The insurers’ Defences have a common theme on causation – namely that the proximate cause or “but for” cause on a counterfactual, was not the “insured peril” (as they define their respective “insured peril”) but something else and that something else is the nationwide outbreak of COVID-19 and the impact of it and/or of the government response to it.191 For those with “disease” clauses, it is the outbreak of the disease other than within the Relevant Policy Area or in the vicinity or locality in which the premises are located. For those with public authority/prevention of access clauses it is the impact the outbreak of COVID-19 had or would have had even without Government action. For those with “disease” clauses, it is the outbreak of the disease other than within the Relevant Policy Area or in the vicinity or locality in which the premises are located. For those with public authority/prevention of access clauses it is the impact the outbreak of COVID-19 had or would have had even without Government action.

215.The FCA’s case as to the correct approach to causation is set out in this section but the principal errors in the Defendants’ approach can be summarised as follows:

215.1.They overlook the need to have regard to the contractual context in which the causation tests are to be applied or to apply the causation tests in a sensible and realistic way. This is legally flawed.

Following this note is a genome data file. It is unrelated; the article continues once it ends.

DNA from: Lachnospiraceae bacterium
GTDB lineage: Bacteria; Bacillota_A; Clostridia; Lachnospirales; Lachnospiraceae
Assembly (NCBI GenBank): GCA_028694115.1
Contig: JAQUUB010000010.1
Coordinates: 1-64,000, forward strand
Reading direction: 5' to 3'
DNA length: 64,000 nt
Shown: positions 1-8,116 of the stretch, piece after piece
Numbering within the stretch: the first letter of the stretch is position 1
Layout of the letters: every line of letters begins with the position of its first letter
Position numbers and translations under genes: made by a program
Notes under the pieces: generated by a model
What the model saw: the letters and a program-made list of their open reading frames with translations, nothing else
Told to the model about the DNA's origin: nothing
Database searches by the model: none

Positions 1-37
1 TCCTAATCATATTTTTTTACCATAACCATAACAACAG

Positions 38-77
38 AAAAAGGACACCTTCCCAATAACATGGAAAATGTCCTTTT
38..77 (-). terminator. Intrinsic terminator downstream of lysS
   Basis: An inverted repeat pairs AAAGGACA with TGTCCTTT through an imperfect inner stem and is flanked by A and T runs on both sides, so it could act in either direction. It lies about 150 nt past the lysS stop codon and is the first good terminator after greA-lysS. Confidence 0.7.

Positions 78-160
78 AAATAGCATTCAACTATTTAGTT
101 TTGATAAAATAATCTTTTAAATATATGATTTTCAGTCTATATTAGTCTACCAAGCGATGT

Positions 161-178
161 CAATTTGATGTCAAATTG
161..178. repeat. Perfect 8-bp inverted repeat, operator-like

215.2.For those with disease clauses:

(a)They artificially proceed on the premise that the outbreak in the relevant locality has to be a self-contained cause, as if the policy responds to outbreaks which are only in the locality (i.e. as if the effect of the causation test is to create an exclusion which is not explicit in the policy in circumstances where losses are caused by a disease outbreak which occurs both within and without the locality). This disregards the fact that such a clause (e.g. one with a 25 mile radius covering almost 2000 square miles) must have contemplated a situation in which, potentially at the very least, there was an outbreak within a 25 mile radius because it forms part of a larger outbreak either regionally or nationally.

B)They fail to apply the correct causation analysis, in that they fail to recognise that the presence of COVID-19 in each locality is an integral part of one single broad and/or indivisible cause, being the COVID-19 pandemic, or alternatively that the outbreak in each locality made its own concurrent causative contribution to the overall picture of a pandemic, which prompted the Government response

This is the sort of thing that made me realise early in life that insurance was a waste of money and have never once had an insurance policy that wasn't forced on me. Must have saved thousands over the years!!!!